The adverse effects of alcohol are widely visible in Finnish workplaces, indicates a survey published on Tuesday by the Finnish Association for Substance Abuse Prevention (EHYT).
Of the chief executives surveyed, nearly half revealed that they have come across outright substance abuse and six in ten that alcohol-related sick leaves are relatively common in their workplace. In every-third workplace, an employee has arrived at work intoxicated.
TNS Gallup between April and May interviewed the chief executives at 200 companies about the impact of alcohol on the Finnish society and companies.
By addressing the adverse effects of alcohol, the executives estimated, it would be possible to lengthen careers substantially. Accordingly, as many as 91 per cent of the respondents demanded that more resources be made available for the prevention of alcohol problems.
Moreover, 71 per cent viewed that the social costs associated with alcohol abuse are ultimately borne by companies.
The respondents also acknowledged that alcohol use induces problems related to health, productivity and job effectiveness, as well as social problems, such as family break-ups.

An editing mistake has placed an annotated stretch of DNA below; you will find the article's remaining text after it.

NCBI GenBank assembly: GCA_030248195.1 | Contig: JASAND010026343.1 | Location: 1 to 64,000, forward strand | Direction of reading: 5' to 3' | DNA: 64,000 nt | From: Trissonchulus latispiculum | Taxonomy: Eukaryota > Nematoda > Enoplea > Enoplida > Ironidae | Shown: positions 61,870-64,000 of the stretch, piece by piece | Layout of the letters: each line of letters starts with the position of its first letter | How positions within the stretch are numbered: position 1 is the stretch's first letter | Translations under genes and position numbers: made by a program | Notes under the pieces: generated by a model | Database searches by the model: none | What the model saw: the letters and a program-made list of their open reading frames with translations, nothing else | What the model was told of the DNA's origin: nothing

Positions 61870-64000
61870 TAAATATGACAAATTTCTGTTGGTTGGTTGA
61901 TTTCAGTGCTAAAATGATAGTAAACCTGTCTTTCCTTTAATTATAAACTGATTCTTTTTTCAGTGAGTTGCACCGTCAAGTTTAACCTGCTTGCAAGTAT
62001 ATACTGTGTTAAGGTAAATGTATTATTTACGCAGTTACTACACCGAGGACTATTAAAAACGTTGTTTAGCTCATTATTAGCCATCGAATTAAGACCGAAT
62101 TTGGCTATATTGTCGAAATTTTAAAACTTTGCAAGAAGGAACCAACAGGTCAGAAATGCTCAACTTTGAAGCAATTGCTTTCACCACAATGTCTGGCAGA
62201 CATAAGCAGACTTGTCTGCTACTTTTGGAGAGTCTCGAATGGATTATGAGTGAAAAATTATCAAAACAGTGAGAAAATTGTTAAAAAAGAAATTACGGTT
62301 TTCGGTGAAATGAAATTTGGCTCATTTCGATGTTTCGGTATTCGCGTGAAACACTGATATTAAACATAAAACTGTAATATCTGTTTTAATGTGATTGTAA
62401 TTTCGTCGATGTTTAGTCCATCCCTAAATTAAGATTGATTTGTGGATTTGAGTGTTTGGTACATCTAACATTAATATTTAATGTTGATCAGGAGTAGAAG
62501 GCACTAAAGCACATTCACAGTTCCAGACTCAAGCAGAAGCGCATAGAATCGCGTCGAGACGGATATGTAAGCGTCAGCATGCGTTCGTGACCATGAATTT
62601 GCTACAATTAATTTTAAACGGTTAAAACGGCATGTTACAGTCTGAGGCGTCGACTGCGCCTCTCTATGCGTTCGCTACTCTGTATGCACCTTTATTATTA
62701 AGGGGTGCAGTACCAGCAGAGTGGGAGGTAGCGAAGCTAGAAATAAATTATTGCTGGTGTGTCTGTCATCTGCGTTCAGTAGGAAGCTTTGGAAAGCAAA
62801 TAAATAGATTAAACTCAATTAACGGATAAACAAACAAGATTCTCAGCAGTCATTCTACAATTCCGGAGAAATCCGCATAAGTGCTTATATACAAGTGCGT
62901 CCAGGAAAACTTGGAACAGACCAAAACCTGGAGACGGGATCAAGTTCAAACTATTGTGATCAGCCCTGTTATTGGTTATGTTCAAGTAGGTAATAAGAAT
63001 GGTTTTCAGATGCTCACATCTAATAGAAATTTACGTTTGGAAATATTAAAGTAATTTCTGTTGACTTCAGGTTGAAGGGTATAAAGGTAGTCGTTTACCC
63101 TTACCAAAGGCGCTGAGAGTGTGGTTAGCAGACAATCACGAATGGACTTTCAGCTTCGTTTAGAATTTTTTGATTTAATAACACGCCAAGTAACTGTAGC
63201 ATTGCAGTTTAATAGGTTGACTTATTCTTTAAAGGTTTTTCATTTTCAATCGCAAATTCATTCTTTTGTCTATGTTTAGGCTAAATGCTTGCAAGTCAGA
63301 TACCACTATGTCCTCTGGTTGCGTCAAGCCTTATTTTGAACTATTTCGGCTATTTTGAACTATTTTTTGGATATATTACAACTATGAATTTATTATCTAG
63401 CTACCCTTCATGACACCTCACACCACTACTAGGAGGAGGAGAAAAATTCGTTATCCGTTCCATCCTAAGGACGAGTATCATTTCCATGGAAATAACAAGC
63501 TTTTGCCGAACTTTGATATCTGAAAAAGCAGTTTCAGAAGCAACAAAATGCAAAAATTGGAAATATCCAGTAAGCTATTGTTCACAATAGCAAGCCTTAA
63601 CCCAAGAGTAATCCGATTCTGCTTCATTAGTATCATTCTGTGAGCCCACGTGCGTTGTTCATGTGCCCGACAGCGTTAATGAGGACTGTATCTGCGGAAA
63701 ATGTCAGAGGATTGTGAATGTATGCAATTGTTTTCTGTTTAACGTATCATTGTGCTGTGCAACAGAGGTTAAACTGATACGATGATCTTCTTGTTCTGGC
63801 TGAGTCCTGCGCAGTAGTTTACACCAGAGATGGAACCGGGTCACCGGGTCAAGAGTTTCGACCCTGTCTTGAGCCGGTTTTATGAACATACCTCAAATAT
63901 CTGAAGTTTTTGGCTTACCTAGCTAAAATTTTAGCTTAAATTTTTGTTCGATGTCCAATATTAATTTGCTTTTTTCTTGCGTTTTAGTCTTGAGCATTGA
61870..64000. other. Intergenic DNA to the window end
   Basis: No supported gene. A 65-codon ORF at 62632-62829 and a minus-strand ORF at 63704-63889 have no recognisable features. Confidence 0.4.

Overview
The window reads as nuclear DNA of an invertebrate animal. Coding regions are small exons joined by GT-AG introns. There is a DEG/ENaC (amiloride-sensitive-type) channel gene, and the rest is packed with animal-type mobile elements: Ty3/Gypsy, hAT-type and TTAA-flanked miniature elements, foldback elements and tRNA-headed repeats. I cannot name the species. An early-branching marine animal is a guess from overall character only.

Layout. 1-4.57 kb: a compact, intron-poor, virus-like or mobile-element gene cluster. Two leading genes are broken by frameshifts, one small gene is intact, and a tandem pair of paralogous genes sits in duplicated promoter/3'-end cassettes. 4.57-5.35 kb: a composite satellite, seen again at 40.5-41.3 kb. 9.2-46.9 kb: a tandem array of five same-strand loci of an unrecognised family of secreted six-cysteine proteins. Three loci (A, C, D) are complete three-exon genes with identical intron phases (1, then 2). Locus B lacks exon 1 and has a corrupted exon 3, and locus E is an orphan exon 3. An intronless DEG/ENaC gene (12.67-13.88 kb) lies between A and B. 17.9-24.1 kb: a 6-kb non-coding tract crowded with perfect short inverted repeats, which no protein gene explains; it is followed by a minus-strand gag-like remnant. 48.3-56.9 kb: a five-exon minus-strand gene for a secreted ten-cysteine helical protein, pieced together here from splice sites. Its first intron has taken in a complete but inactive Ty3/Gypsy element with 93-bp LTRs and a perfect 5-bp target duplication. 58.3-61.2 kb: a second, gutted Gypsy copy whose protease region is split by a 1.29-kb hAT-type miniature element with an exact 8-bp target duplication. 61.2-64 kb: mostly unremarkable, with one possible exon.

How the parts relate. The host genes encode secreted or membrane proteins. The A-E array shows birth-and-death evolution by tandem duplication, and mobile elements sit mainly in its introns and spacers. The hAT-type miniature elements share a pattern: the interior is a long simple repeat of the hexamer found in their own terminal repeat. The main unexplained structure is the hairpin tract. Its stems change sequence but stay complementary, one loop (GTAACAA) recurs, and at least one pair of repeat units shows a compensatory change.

The Finnish alcohol policy, the respondents suggested, is not too patronising. Over half of the respondents viewed that the availability of alcohol has not been restricted excessively and that there is no need to relax the regulations.
As many as 86 per cent are therefore indifferent as to whether or not beer is available at grocery shops on Sundays and 75 per cent as to whether or not pubs are allowed to stay open until 4 am.
Meanwhile, 80 per cent of the executives surveyed viewed that by reducing alcohol consumption and addressing the related adverse effects it would be possible to lengthen careers. Similarly, 80 per cent were of the opinion that measures to prevent alcohol-related problems are more effective than meddling with the operational preconditions of the manufacturers and retailers of alcoholic beverages.
“In our opinion, the views of corporate executives confirm that it's really worthwhile to develop the alcohol policy. An effective alcohol policy is a comprehensive combination of education, face-to-face preventive work and reasonable regulations,” views Sari Aalto-Matturi, the executive director at EHYT.
Outi Salovaara – HS
Aleksi Teivainen – HT
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Photo: Sari Gustafsson / Lehtikuva